These are the little things, the plays unmade which weren’t errors but still pivot games. The kind of things players know they should have handled. Official scorers have nothing to do with these determinations. Major-league expectations have everything to do with them.
The Nationals didn’t make several of these plays in the night end of a doubleheader which they lost 5-3 against Miami on Saturday. Balls here and there prolonged an inning or resulted in a safe gain of 90 feet. The game will go into scorebooks as errorless. But it was far from mistake-free, which is less than beneficial when a 25-year-old is making his debut.
That was the case for Nationals prospect Wil Crowe on Saturday night. A ball in the first landed between three fielders. A foul pop-up on the left side was not caught with Matt Joyce in a 3-2 count and two out in the third. Joyce walked. Corey Dickerson, up next, hit a two-run homer.
“It’s just baseball. It’s the way it happens,” Crowe said. “Sometimes the ball falls in your favor and sometimes it doesn’t. Just got to keep on keeping on and moving forward and go after the guy with the next pitch. Once it’s done, it’s out of your control.” It’s a gracious attitude considering Crowe was making his major-league debut. He was a second-round pick out of South Carolina in 2017. Most of the prospect-ranking publications don’t think the Nationals’ farm system is in a good place (the assessment is skewed in part because of the early ascension of Juan Soto and Victor Robles). Mike Rizzo is adamant it is. How players like Crowe end up fairing will determine who is right.
The Nationals have not heavily hit on a prospect since Anthony Rendon was drafted sixth overall in 2011. Here is the list of names drafted in the first round since then: Alex Meyer, Brian Goodwin, Lucas Giolito, Erick Fedde, Carter Kieboom, Duane Dunning, Seth Romero, Mason Denaburg, Jackson Rutledge, Cade Cavali.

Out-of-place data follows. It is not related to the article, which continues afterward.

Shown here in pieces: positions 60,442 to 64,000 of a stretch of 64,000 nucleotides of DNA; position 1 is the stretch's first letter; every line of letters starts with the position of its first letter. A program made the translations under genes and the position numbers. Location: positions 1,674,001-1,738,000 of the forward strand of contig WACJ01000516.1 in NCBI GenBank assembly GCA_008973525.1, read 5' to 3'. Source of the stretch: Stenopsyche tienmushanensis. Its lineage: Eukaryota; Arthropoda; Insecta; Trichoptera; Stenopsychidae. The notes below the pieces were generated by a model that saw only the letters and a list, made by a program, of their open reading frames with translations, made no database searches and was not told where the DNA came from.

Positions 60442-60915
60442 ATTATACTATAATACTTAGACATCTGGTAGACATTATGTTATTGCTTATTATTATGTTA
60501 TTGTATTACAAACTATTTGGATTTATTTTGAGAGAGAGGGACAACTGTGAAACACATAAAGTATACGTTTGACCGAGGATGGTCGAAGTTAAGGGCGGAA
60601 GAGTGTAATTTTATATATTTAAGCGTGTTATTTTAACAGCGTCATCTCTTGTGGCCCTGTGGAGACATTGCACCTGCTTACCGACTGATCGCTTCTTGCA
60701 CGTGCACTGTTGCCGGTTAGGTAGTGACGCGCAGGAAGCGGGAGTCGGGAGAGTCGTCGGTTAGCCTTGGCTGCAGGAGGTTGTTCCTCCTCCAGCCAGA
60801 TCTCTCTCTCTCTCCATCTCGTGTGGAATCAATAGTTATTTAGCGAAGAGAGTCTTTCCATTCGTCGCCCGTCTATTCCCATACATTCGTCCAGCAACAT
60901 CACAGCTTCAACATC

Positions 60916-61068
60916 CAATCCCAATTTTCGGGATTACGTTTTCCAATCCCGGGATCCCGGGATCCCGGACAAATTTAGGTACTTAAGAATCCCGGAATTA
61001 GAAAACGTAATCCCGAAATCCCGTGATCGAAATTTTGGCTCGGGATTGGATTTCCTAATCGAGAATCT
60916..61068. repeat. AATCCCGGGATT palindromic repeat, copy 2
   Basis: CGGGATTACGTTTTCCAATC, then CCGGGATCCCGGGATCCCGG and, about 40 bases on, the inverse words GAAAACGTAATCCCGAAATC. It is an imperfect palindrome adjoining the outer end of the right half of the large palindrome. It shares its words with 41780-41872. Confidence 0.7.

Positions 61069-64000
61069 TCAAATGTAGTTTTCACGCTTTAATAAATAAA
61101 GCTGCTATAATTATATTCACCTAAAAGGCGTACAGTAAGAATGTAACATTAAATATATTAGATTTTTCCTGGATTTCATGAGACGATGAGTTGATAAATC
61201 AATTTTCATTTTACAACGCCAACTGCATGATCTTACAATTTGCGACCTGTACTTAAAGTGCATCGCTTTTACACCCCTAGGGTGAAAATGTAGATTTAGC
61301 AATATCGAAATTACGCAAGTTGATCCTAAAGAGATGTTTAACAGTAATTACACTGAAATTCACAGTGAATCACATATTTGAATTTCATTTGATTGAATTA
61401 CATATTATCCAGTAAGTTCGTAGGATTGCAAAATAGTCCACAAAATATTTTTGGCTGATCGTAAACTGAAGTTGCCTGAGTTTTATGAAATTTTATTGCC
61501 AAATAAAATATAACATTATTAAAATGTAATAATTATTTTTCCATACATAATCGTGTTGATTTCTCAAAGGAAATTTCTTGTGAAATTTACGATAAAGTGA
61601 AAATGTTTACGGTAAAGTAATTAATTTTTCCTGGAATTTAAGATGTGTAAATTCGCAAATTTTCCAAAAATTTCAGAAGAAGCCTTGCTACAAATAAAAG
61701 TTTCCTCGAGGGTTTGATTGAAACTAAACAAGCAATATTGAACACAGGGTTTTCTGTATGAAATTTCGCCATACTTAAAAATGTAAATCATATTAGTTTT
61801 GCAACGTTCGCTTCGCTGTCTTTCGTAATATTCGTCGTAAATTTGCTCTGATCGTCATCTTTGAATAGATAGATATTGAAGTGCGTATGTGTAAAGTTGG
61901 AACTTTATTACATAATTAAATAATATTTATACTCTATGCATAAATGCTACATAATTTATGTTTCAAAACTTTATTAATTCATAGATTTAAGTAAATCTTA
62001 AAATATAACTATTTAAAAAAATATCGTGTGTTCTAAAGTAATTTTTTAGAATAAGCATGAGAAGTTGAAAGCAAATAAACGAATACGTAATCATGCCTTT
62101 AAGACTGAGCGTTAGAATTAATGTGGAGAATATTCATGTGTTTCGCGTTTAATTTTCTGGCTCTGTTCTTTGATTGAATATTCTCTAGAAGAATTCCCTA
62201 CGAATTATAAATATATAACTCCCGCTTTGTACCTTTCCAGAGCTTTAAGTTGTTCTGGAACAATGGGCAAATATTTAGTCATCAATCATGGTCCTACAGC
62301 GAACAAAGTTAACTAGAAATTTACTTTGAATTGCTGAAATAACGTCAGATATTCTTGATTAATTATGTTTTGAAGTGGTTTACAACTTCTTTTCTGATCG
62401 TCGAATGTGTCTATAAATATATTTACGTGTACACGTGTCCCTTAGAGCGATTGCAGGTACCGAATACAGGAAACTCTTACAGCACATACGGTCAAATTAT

Meyer, Goodwin, Giolito and Dunning are no longer with the organization. Fedde, Kieboom and Romero are on the current 28-man active roster. One caveat here is the speed with which prospects typically ascend in baseball. It’s a yearslong process, so Denaburg, Rutledge and Cavali can be extracted from this assessment. They are unknowns.
MLB Pipeline ranked the Nationals’ farm system 29th out of 30 teams before the season began. Kieboom and Luis García were labeled the organization’s top two prospects. Both are on the field now with regularity.
Starting pitching is where the organization has struggled to draft well the last decade. Which is the reason it spends first-round pick after first-round pick on starting pitchers. Not only does Rizzo view the position as the primary path to success -- a focus proven out to be true during the title run of 2019 -- but he also knows the fickle nature of it. There can’t be too many starting pitchers in the system. Injuries, flops and poorly located fastballs can swiftly derail what was a pitching prospect.
Which turns the internal future over to Crowe and friends. Crowe’s first-night line of 3 ⅔ innings, six hits, four earned runs, two walks and two strikeouts has little shine. It could have been better if his already established teammates helped more. But, he also needs to be better, as does the crop of pitchers working now and waiting to arrive at Nationals Park in the future. Or else the prognosticators will be saying, “I told you so.”